There was more rhetorical counterpunch, more thrust and parry: McCain's idea of a $5,000 refundable tax credit for health care that Obama dismantled as a plan to tax company health-care benefits, a zero-sum-game proposal in which one hand of government giveth and the other hand of government taketh away. Or McCain's GOP-ritual blame of minority homeowners for the gravity of the mortgage crisis. Or McCain's trial balloon stunt of proposing that the Federal government take possession of $300 billion in bad mortgages — a bailout on top of the bailout!

But two words put the icing on a cake in the rain. With two words — that one — John McCain revealed the gravity of his dislocation, the degree of his disconnect not just from the candidate who opposes him, but also from the country he proposes to lead. Some in the audience in the hall were visibly tuning out, mentally heading for the exits, already plotting how to get into a post-debate photograph with that one.

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McCain has over the years effectively crafted a political persona combining the instincts of a nonconformist with the principles of a reform-minded politician. Some of those principles that he stood on and for have apparently disappeared.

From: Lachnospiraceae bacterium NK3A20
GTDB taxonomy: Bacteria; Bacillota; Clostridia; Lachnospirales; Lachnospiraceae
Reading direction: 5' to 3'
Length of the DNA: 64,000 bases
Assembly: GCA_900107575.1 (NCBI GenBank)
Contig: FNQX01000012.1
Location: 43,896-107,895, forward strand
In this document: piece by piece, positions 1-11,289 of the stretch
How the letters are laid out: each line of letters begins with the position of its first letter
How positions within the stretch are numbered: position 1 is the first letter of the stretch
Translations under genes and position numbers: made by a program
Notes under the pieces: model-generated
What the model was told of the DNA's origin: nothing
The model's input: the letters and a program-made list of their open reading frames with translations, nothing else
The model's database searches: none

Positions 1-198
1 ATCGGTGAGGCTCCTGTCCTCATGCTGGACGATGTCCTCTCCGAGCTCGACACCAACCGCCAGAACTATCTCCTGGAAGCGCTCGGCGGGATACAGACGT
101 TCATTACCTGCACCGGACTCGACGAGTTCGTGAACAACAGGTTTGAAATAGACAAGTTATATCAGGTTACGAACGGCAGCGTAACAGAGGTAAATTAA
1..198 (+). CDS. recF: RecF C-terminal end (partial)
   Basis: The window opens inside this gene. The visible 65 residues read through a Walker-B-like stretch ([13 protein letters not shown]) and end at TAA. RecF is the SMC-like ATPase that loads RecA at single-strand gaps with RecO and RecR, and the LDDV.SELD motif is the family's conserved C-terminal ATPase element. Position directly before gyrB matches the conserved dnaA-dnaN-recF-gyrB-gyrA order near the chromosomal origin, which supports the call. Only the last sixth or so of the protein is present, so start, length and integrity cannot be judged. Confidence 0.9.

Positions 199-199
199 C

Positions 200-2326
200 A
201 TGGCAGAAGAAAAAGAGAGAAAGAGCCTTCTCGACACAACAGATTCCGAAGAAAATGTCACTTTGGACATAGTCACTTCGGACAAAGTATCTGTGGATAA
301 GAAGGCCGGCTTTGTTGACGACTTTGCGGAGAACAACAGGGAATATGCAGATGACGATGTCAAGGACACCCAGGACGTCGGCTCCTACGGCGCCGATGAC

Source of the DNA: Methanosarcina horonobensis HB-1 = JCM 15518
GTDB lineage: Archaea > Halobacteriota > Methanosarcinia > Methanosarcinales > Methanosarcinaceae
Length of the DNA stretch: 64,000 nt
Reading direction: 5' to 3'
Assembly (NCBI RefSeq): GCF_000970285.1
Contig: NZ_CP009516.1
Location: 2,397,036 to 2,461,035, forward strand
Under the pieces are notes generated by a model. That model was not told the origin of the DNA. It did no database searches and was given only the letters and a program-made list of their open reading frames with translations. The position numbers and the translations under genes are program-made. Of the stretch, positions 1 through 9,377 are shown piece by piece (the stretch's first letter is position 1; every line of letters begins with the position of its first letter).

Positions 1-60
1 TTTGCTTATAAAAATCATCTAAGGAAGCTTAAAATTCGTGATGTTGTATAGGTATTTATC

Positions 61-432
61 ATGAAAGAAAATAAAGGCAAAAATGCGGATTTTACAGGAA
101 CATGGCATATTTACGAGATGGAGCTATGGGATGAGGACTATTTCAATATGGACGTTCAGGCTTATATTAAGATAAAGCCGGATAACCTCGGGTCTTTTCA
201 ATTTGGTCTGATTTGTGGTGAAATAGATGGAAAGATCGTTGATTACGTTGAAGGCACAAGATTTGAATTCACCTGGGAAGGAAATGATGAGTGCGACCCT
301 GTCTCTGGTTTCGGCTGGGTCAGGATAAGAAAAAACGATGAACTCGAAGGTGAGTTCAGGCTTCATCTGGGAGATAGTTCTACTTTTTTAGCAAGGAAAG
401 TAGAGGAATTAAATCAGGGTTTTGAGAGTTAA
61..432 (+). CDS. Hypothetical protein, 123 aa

More recently, throughout the long and revelatory months of this campaign, John McCain model 2008 has advanced his political star by equating a personal and military valor we’ve never doubted for a moment with the temperament, judgment, vision and character it takes to be president of the United States. The shortcomings in that comparison were obvious on Tuesday night.

The people at the Mike Curb Center on the campus of Belmont University in Nashville didn’t have any doubt, any more than the millions more around the country — many of whom have already voted. If the hordes that crowded Obama after the debate are a sign, they know who they want for president.

That one.
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Image credit: Obama, Oct. 3, 2008: Stan Honda/AFP.